"Our citizens have not yet recovered from the shock of one of the most appalling occurrences that has ever happened to steamboating west of the Mississippi. The fine sidewheel passenger steamer Mittie Stephens, Homer Kellogg, master, left New Orleans for this port on the evening of the -- instant. She proceeded on her way, with every prospect of a speedy and safe voyage,until the hand of fate fell upon her and the unfortunate crew and passengers. We hereto append the statements, in substance, of a passenger and the watchman of the boat as sworn to before a notary. It is proper to state that all the affidavits made by passengers and officers coincide, and do not materially differ:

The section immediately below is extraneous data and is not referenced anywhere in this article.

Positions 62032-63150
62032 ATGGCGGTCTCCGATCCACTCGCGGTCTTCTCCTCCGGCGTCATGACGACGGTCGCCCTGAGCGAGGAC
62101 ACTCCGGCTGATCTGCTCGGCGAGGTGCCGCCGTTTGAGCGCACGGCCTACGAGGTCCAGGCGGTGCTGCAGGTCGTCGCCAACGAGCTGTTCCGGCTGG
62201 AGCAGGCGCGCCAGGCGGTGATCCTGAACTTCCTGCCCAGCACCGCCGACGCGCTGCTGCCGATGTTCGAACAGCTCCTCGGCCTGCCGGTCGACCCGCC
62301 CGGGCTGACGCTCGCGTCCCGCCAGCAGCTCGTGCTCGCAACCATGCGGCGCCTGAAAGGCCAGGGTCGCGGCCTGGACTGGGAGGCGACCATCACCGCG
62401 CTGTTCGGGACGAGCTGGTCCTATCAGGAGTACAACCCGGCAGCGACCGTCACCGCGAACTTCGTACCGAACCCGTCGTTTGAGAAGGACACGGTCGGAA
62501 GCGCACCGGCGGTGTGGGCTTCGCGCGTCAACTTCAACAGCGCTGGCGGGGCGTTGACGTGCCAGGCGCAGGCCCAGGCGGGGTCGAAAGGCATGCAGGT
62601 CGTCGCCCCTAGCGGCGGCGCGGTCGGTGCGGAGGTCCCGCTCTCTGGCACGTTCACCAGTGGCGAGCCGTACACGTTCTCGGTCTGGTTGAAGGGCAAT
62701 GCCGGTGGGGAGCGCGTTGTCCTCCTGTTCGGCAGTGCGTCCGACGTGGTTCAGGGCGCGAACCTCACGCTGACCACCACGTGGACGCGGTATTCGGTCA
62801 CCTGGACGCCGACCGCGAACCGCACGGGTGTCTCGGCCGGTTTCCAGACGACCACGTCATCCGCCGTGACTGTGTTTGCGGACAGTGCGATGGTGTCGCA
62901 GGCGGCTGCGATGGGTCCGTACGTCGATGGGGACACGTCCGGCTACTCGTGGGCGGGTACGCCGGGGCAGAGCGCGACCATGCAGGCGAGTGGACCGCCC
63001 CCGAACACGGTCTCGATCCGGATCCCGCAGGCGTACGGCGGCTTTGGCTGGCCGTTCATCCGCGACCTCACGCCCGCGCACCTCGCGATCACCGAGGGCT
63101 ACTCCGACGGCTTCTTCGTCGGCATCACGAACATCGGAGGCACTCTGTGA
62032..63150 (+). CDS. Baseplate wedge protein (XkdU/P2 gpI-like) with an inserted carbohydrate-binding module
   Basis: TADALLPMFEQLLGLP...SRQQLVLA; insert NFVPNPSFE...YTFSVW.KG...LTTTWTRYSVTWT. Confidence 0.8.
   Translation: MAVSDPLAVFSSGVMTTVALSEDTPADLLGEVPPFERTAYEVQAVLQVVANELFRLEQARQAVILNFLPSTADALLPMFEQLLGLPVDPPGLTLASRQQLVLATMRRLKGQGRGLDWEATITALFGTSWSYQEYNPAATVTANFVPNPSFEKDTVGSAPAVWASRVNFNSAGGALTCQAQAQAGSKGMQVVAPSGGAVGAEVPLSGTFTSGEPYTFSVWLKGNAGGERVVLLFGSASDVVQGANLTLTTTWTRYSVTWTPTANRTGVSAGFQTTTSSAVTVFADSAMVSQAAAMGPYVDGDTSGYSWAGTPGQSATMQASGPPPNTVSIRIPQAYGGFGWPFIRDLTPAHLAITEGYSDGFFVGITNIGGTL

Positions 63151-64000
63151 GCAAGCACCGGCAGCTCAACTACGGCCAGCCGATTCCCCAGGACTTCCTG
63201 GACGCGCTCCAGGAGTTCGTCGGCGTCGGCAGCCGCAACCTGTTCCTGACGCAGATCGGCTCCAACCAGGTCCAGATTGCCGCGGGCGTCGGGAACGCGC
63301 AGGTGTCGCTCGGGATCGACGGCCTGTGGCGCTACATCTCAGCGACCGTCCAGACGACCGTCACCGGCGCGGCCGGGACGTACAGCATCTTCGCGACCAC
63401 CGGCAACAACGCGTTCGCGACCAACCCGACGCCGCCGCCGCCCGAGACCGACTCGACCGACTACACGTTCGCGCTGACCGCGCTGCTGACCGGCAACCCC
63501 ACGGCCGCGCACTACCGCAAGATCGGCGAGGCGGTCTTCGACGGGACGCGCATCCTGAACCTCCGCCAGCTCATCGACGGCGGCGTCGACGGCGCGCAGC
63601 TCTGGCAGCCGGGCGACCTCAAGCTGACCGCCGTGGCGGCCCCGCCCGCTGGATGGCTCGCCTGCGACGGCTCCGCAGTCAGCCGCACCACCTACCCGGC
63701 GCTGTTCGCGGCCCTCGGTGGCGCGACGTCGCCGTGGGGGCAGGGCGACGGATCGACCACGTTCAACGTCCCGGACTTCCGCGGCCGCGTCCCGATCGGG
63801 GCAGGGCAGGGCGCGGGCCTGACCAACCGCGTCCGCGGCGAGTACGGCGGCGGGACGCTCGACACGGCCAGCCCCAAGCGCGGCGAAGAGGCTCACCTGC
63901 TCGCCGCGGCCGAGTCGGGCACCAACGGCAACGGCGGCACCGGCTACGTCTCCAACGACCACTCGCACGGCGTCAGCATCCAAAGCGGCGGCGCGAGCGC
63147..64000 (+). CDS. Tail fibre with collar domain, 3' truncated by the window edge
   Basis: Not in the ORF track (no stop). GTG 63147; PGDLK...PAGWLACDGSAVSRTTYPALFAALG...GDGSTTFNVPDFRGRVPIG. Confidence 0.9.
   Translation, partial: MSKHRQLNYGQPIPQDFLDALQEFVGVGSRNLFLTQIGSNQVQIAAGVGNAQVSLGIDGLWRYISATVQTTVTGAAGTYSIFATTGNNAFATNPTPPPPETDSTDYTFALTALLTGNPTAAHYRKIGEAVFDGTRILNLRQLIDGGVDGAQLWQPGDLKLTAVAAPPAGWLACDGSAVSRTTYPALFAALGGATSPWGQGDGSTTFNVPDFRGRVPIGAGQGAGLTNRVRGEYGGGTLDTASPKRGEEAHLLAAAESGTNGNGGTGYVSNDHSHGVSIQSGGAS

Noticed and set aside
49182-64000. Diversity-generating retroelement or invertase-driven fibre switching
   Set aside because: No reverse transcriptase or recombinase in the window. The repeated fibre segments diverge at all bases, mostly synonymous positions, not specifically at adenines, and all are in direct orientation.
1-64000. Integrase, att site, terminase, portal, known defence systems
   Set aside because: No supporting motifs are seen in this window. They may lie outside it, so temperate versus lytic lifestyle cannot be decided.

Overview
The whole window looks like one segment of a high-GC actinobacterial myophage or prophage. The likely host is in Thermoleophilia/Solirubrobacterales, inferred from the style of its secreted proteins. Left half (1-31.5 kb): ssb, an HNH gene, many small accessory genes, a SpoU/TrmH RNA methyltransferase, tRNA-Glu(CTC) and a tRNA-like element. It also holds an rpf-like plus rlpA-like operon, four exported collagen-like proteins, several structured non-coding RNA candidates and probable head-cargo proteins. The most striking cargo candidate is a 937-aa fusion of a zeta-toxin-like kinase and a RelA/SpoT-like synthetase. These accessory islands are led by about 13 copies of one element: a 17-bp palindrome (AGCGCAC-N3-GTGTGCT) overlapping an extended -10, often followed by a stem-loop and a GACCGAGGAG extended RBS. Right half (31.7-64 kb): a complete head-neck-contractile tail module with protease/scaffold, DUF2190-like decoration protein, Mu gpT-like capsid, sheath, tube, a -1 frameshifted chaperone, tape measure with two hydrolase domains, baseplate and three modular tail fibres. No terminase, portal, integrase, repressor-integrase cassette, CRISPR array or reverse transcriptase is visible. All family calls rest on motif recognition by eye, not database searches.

Statement of A. Pace, Passenger.--Mr. Pace states that he was a passenger on the Mittie Stephens, from New Orleans to Jefferson, Texas. That during the whole voyage to the time and place of the burning of the boat, he was careful to observe the constant diligence, watchfulness and attention of all the officers and crew. At 12 o'clock on the night of the 11th inst. he was aroused from sleep by the smell of fire, and the ringing of the alarm bell. He immediately proceeded to the stern of the boat, at which time the passengers were given the alarm by the crew. That the pilots remained at the wheel until the fire drove them away. The officers and crew did all that could be done to save the lives of the passengers. The fire broke out in the hay on board, and the bow of the vessel was in flames in from one to three minutes after the fire was discovered. The hay was kept covered by a tarpaulin during the trip, and the officers and crew used every precaution to prevent the hay from being exposed to the fire. He was sick during the voyage, and was frequently up in the night and found the captain up at all times. Messrs. Seuzaman, Bjirke and S.J. Johnson, the latter of whom had from seven to eight thousand dollars worth of goods aboard, concur in Mr. Pace's testimony as regards the unremitting vigilance and caution on the part of Captain Kellogg and his men.